Billboards. You've heard of them. You've probably created for them or crafted a media plan including them. You've driven by them. You've chuckled at the cheesiness of some of them and appreciated the brilliance of others.
Sadly, no one talks about billboards any longer. But they're still out there and they still work. So why are we talking about the lowly billboard today? Social media, of course. After all, social media is the only thing anyone cares about these days, right?
Teen Pregnancy Prevention, the parents you didn't know you had, is slathering bus shelters and other minors-enhanced public places with an ad featuring a cell phone wrapped in a condom.
Text on the decidedly antiquated handheld reads, "Please practice safe text." Heh. See what they did there? Clever.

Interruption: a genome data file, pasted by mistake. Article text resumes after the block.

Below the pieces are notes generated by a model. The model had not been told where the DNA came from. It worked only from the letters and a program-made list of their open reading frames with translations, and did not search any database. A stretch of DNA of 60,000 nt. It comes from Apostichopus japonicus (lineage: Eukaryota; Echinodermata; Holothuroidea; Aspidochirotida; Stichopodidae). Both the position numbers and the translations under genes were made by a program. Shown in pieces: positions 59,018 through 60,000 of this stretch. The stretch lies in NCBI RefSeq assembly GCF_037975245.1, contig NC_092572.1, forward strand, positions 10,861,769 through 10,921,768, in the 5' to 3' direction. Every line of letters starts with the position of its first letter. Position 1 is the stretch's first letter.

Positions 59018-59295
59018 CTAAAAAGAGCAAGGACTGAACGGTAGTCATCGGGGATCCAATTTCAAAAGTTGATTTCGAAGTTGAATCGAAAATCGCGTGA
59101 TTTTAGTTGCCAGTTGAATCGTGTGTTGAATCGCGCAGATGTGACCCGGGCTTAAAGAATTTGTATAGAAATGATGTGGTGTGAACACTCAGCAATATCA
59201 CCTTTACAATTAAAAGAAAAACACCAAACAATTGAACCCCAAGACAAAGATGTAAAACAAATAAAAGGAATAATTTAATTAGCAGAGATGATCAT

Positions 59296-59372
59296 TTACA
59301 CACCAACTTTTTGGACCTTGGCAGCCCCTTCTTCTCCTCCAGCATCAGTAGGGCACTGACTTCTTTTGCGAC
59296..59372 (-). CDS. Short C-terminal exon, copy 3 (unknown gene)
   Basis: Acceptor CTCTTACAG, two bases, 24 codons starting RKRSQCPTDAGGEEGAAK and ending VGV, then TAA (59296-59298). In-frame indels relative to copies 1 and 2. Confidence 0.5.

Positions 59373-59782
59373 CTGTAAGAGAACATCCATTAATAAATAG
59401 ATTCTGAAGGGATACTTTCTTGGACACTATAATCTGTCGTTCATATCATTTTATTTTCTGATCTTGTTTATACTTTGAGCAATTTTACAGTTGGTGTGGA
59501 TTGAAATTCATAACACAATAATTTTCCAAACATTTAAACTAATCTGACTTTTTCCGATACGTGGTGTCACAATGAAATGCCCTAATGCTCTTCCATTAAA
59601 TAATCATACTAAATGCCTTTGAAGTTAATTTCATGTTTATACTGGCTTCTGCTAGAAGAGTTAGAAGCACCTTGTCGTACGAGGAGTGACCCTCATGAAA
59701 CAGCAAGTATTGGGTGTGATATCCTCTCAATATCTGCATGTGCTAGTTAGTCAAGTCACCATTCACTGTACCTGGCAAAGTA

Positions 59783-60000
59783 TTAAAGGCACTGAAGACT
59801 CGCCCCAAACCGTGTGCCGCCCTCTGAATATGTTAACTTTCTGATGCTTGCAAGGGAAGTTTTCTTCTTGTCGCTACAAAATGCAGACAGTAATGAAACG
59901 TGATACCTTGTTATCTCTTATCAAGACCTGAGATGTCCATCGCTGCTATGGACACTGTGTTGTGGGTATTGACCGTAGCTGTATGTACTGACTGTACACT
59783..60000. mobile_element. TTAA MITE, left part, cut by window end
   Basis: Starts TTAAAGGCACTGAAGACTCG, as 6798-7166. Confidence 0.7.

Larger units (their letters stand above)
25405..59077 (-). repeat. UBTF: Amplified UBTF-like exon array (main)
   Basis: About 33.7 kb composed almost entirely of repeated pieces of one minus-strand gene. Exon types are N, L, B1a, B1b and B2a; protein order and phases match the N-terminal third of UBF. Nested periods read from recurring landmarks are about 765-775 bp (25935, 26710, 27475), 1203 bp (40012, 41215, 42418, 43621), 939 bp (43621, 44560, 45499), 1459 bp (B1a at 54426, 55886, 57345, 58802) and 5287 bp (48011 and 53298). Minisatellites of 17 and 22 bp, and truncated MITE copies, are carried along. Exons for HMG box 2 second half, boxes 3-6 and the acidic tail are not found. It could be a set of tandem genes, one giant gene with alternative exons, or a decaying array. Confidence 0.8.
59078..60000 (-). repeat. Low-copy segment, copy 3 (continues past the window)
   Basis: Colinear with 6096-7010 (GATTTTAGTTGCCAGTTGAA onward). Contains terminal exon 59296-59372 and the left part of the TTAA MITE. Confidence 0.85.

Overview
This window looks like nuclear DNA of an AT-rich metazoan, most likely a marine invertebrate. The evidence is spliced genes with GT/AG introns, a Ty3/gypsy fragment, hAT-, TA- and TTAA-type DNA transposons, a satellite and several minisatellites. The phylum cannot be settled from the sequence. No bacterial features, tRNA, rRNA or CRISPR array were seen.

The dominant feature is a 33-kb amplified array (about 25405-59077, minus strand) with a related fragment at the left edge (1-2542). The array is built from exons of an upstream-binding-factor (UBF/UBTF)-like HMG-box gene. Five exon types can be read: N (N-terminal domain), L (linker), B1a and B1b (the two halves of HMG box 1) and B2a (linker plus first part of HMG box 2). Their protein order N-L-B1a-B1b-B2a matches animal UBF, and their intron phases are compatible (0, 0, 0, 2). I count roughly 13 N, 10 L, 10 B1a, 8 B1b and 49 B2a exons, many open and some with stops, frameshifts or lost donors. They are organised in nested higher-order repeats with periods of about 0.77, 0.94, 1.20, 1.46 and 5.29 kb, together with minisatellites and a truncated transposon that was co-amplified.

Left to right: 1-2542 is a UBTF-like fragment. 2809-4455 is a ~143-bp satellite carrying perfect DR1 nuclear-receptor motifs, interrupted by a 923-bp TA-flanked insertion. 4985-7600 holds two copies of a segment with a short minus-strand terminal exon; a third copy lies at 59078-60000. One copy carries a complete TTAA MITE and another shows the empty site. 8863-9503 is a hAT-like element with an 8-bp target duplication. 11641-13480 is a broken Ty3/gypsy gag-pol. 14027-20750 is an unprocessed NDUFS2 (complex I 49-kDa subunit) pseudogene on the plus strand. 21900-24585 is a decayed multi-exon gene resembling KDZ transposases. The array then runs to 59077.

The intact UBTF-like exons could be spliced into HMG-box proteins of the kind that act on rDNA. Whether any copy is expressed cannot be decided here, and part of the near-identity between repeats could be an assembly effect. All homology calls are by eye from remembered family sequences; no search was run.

The objective is to discourage teens from sexting -- sending nude pictures to each other via mobile -- which can actually result in a child pornography charge.
There's something spicy for the resume. But the ad, which does admonish teens to think about their reputations, actually has deeper motivations: keeping teens from getting pregnant.
To encourage drivers to make sure they have the proper oil in their cars, Castrol has launched billboards in the UK which deliver personalized messages to passing cars.
Using cameras, which will be positioned by the side of the road, driver's registration information will be read matching them to the make and model of car via the DVLA database. A message to the driver with the correct oil recommendation for their car's engine will then be flashed on digital billboards further down the road.